Politico reports that internal polling by the Democratic Congressional Campaign Committee has them very worried. Rep. Sean Patrick Maloney (D-N.Y.), the chair of the House Democrats’ campaign arm, privately warned Democrats that they’d lose the House if the election were held today.
The internal DCCC poll found that only 42 percent of likely voters in more than four dozen House battleground districts and regions trust Democrats on the economy, according to Politico. There’s also this:
A growing number of battleground-district incumbents are privately alarmed by new data that showed the party struggling on bellwether issues such as the economy, despite their trillion-dollar pandemic rescue effort this year and Biden’s generally steady approval rating.
As a result, Politico reports, the DCCC chair is privately advising Democrats to get more aggressive in promoting President Biden’s economic agenda, whose individual items are still very popular in DCCC polling and in public polls.
The complication here appears to be that it’s unclear how much it means politically that Biden’s individual policies poll so well on paper. Either Democrats are not doing enough to communicate these particulars to voters, or their overall experiences of the recovery matter more than what they think of those policies, or some combination of the two.
The good news is that there may be an answer to both of those problems: It resides in passing Biden’s agenda. But this will require both communicating about it effectively once it’s passed and that it actually has a palpable impact on people’s lives.
A new memo from the Center for American Progress makes this case. It argues that Democrats should not be spooked by Republican fearmongering about government spending leading to inflation, which is meant to create the impression that Big Government liberalism has led Democrats to lose control of the economy.
The inflation we’re seeing, the memo argues, mostly reflects supply chain bottlenecks and hiccups as the economy restarts from its covid-19 deep freeze, and is mostly concentrated on select items that aren’t that important to overall consumer spending, such as used cars.
Instead, it argues, what matters more to people’s perceptions of the economy are the sum total of the combination of their wages and their expenses on items that are central to their lives, such as health and child care.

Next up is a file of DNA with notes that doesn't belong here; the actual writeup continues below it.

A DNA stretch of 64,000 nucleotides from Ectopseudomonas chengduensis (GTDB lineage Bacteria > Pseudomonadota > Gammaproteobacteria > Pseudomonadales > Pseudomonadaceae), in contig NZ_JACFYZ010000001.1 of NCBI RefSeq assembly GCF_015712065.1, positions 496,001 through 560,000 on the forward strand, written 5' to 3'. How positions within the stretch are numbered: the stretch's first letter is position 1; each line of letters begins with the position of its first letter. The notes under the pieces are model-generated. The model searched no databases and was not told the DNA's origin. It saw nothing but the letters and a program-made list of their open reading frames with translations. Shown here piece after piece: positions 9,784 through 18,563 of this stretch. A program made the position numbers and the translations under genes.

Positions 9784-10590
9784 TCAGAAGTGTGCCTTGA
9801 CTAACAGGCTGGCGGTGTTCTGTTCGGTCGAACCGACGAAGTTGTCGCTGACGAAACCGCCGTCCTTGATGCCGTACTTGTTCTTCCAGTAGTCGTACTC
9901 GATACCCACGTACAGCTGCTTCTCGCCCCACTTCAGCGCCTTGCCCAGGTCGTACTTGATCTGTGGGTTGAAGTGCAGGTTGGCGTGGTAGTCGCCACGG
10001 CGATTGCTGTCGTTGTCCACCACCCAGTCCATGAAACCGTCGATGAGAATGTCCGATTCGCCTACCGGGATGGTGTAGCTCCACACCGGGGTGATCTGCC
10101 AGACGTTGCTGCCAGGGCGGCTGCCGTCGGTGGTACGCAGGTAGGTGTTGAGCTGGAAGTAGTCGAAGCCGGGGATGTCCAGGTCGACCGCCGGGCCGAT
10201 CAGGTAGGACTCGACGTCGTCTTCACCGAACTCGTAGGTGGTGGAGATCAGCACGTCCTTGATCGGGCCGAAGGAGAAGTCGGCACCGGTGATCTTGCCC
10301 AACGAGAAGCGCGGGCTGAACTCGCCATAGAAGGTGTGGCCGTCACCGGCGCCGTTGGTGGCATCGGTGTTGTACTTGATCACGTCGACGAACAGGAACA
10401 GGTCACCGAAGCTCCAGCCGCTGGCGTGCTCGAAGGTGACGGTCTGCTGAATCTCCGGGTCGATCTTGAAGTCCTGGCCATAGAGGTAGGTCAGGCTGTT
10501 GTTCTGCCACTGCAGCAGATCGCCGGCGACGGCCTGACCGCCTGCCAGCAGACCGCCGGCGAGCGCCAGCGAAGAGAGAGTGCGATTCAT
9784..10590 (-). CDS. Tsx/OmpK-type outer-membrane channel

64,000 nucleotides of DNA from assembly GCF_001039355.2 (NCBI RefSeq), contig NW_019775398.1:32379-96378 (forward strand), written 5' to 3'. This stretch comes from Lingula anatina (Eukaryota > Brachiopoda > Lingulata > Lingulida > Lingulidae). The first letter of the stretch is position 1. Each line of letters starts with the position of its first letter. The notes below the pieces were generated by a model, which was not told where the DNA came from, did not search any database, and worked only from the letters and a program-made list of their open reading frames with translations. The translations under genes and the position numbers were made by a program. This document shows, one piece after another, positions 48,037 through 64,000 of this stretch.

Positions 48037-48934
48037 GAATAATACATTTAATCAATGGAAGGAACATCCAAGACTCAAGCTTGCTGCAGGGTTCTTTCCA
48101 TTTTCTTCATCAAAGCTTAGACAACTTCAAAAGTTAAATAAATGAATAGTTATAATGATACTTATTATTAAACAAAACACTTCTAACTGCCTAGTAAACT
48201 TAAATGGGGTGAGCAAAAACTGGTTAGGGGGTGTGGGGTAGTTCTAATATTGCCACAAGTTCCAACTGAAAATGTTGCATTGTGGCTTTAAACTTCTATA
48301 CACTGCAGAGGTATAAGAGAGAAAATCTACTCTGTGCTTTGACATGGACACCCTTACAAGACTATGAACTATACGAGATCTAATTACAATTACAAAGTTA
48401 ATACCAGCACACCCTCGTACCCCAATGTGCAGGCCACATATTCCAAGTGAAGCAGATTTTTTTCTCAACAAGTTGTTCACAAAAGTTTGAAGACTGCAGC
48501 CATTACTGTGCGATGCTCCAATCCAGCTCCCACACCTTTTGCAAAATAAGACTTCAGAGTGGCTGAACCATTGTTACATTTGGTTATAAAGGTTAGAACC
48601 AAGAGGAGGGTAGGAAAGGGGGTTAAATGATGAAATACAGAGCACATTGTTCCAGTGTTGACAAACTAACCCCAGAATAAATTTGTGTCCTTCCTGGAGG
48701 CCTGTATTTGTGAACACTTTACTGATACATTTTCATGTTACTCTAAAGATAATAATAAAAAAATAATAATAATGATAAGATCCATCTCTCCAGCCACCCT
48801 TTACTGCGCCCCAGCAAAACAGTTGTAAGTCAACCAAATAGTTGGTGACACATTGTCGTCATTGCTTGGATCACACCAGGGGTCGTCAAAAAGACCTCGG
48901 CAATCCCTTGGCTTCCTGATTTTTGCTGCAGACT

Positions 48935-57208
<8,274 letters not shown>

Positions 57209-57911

Here Democrats have some control over the outcome. They can pass the bipartisan infrastructure plan (with $579 billion in new spending on “hard” infrastructure) and the Senate reconciliation bill (with $3.5 trillion in spending on an expanded child tax credit, health care subsidies, child care, paid family and medical leave and assistance for community college).
This would have the effect of both boosting wages and bringing down critical health care, child care and other costs, the memo argues. And those policies would also make it easier for people to return to work, enhancing workers’ productive potential and pushing us toward full employment, both of which would do more to spur wage increases.
Once passed, these things could prove popular in a way that matters. According to the DCCC, that internal poll also found that 87 percent of battleground voters say they’re more likely to vote for a candidate who supports investing in infrastructure.
Obviously all this could turn out wrong. Such changes might not kick in fast enough to palpably impact people’s lives, or inflation could balloon or the covid-19 resurgence could derail the recovery.
What’s more, Democrats could lose the House irrespective of these issues — Republicans can plausibly win it largely via extreme gerrymanders alone. Which would seem to argue for reforming the filibuster to pass democracy protections, rather than relying on the idea that good policy will automatically be good politics, but that’s another story.
Yes, Democrats can and should do more to sell Biden’s agenda effectively. But surely people’s actual day-to-day experience of the economy will also matter. And if Democratic policies do fuel a robust recovery, they’ll have a good story to tell. It might not be enough to overcome the traditional midterm backlash or extreme gerrymanders, but it sure seems worth a try.